At this point you may be thinking this is awfully specific and academic; what could this possibly have to do with us? Is there anything applicable to us in this doctrine, or is the doctrine of Duothelitism merely an intellectual abstract that smart people like to talk about? It turns out there is an extremely pertinent question that this dogma of the early church informs: the question of what it means to have free will.
Monothelitism works from a false notion of freedom. The assumption is that to be free means to be entirely without constraint. The Monothelites could not grasp how Jesus could have a human will that was not in competition with his divine will. There was no way, they believed, that the human will could want the same thing as the divine will, unless it was being coerced.
This is also the reigning notion of freedom in Western society today. Freedom is synonymous with a lack of restriction. It means having complete control. The person who must do the will of another — such as an employee or a child or a slave — is not free. The person who must conform to some kind of standard outside of himself, be it moral or social or simply aesthetic, is effectively in bondage.
“When you know that no boundaries exist, then you are truly free,” says the pop singer Pharell Williams.
Western Christians in the 21st century are as steeped in this understanding of freedom as anyone else. It lurks in the background of our minds when we think about God and how he intersects with our lives. If God is in some way exerting his will upon your life, it must be at the expense of your freedom.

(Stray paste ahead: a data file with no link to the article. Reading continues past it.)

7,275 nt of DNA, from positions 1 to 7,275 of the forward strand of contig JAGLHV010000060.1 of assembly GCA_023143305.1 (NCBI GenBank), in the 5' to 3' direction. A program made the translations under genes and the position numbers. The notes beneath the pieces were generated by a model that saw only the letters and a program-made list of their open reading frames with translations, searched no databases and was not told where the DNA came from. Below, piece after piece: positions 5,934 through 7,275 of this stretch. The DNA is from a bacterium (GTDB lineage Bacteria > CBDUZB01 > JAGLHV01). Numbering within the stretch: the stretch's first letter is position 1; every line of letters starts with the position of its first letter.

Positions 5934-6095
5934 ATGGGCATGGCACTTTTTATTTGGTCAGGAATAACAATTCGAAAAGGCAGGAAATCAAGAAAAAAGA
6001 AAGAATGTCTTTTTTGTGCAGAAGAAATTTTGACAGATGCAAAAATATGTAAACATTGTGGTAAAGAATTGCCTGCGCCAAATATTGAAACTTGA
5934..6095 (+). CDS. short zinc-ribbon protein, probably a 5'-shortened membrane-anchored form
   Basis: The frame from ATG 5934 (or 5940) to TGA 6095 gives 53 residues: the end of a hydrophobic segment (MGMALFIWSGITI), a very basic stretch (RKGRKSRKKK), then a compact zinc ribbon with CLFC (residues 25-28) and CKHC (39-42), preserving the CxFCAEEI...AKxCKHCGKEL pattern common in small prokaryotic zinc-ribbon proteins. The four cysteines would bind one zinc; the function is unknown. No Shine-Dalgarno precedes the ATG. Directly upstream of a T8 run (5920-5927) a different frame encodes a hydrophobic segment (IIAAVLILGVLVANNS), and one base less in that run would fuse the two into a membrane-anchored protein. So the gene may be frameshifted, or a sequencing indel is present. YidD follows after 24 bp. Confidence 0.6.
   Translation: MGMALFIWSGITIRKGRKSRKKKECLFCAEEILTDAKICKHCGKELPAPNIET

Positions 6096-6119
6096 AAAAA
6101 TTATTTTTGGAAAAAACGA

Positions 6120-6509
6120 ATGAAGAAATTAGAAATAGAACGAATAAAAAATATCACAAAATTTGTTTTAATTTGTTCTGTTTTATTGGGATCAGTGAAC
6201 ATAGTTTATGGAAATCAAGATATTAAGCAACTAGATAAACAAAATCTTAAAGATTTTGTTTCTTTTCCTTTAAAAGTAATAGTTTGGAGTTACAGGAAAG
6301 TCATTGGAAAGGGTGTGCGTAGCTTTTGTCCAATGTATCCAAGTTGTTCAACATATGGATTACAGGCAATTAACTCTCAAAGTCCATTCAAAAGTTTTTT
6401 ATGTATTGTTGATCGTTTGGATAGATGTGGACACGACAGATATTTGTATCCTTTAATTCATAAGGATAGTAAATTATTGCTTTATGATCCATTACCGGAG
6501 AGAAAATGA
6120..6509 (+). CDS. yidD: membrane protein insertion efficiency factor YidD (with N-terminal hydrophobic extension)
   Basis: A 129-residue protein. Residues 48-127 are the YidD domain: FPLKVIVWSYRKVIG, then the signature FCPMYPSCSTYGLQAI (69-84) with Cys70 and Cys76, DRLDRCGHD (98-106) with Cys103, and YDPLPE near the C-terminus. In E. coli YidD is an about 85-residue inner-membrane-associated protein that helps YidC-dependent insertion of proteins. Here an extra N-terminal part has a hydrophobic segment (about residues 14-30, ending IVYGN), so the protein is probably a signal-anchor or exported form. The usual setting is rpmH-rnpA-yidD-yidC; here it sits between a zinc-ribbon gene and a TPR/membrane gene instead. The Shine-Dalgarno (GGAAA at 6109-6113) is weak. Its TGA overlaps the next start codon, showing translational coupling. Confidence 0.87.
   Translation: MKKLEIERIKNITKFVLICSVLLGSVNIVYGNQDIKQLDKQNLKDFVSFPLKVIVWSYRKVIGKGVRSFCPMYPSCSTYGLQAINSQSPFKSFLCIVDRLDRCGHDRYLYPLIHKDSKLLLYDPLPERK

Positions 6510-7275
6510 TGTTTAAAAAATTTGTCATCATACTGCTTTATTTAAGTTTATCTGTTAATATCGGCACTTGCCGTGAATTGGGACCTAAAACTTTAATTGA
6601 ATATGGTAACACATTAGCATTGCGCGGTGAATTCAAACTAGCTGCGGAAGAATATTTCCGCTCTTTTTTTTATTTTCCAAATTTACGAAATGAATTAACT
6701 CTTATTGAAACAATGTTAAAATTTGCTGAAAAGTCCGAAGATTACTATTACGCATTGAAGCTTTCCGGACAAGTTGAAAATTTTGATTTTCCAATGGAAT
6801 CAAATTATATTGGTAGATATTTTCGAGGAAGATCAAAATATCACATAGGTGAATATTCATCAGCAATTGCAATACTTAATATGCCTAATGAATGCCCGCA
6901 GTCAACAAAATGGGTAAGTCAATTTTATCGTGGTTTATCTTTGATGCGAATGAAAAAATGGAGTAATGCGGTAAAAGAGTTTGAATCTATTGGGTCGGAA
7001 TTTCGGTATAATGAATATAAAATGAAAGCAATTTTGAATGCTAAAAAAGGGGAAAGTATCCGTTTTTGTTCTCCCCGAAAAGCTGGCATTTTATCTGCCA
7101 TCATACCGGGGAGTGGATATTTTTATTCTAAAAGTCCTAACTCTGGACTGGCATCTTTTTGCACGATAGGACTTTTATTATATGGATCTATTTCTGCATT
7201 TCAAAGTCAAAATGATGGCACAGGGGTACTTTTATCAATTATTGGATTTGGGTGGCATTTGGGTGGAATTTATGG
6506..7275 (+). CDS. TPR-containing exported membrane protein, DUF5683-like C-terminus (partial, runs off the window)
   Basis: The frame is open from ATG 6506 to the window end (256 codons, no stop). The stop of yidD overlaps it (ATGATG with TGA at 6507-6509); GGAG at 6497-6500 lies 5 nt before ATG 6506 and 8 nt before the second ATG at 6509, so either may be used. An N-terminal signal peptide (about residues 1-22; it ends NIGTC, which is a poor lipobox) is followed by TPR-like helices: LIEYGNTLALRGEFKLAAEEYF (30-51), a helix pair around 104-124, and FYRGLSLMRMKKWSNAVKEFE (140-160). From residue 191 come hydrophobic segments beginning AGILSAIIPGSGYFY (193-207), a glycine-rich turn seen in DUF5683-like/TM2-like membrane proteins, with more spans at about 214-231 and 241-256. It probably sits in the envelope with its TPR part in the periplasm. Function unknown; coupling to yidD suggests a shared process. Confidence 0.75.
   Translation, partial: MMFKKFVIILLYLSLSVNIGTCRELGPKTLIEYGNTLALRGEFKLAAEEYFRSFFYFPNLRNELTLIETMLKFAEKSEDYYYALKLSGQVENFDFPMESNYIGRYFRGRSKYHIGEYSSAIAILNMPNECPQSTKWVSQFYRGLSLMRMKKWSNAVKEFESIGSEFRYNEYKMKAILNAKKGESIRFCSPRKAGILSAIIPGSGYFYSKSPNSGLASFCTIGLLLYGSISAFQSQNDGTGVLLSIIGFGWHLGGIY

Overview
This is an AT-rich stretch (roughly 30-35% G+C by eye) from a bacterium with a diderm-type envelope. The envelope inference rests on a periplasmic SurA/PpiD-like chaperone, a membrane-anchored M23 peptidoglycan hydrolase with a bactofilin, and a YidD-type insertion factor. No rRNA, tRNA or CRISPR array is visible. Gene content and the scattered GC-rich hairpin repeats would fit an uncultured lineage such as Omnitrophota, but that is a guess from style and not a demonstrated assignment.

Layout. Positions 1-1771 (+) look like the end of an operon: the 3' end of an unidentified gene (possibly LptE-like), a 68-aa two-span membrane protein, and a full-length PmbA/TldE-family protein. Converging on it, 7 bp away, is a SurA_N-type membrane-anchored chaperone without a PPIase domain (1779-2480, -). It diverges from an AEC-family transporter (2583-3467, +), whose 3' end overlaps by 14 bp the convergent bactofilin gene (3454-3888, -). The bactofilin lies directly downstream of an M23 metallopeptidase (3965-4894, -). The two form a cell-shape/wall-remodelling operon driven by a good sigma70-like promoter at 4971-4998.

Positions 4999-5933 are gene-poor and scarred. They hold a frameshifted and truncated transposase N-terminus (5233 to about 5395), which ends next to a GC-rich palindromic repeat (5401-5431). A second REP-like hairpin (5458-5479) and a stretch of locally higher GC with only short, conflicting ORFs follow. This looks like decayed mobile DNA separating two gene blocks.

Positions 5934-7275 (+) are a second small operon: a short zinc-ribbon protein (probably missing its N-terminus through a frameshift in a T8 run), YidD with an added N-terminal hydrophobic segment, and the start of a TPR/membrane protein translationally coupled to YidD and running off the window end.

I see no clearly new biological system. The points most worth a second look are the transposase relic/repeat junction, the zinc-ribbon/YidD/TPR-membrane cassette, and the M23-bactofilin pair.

Freedom means reaching our highest potential for doing what is good. This does not mean that we choose our own good. If I could, I would choose to be a starting center for the Washington Wizards, but as bad as the Wizards are they would still never pick me because I am too short and uncoordinated to be a professional basketball player. All the practice in the world will not change that fact. What I can do, however, is to exercise the good that has been given to me. If I were a fish, I would not be free outside of the water, no matter how much I might wish to choose the land. Yet in the water, I would be completely free because I would be living into the good that I was created for.
Regardless of our differences in other ways, all human beings have been made for the good of holiness. If we are fish, holiness is the water. If we are trains, holiness is the tracks. It is only in holiness that we are truly free. It is only when we grow so close to God that his light shines through us that we become what we actually are.
Yes, Jesus has a human will and a divine will. They are not in competition because Jesus is not a sinner. He wills for himself the good of holiness that God wills for each of us. There is nothing forced about it. In exercising his will in our lives, God does not rob us of our capacity to accept or reject his love. Rather, through the cross of Christ, he opens for us the way into the holiness that we were always meant to swim in.
To bring this back to the original text, when Jesus tells us that he acts in perfect obedience to the Father, he doesn’t mean that his human will has been swallowed up by the divine will. If that were so, not only would his humanity be incomplete, but our imitation of Christ, our hope to be like him someday, is nullified. “Jesus could humble himself because he was God,” we could retort. But understanding duothelitism, that Jesus actively aligned his human will to that of the divine, we learn not only that we can grow and learn to do the same, bit by bit, but that it is also not at all a threat to our freedom to do so.
Ultimately, therefore, Jesus’ teachings about his obedience to the Father are both instructive and encouraging for us. Although we will never achieve perfect obedience ourselves, or in our own lifetimes, we do see in Jesus the goal of our Christian growth. And we can pursue this without fear of becoming automatons, or giving up every last vestige of identity. We, as ourselves, will be like Christ.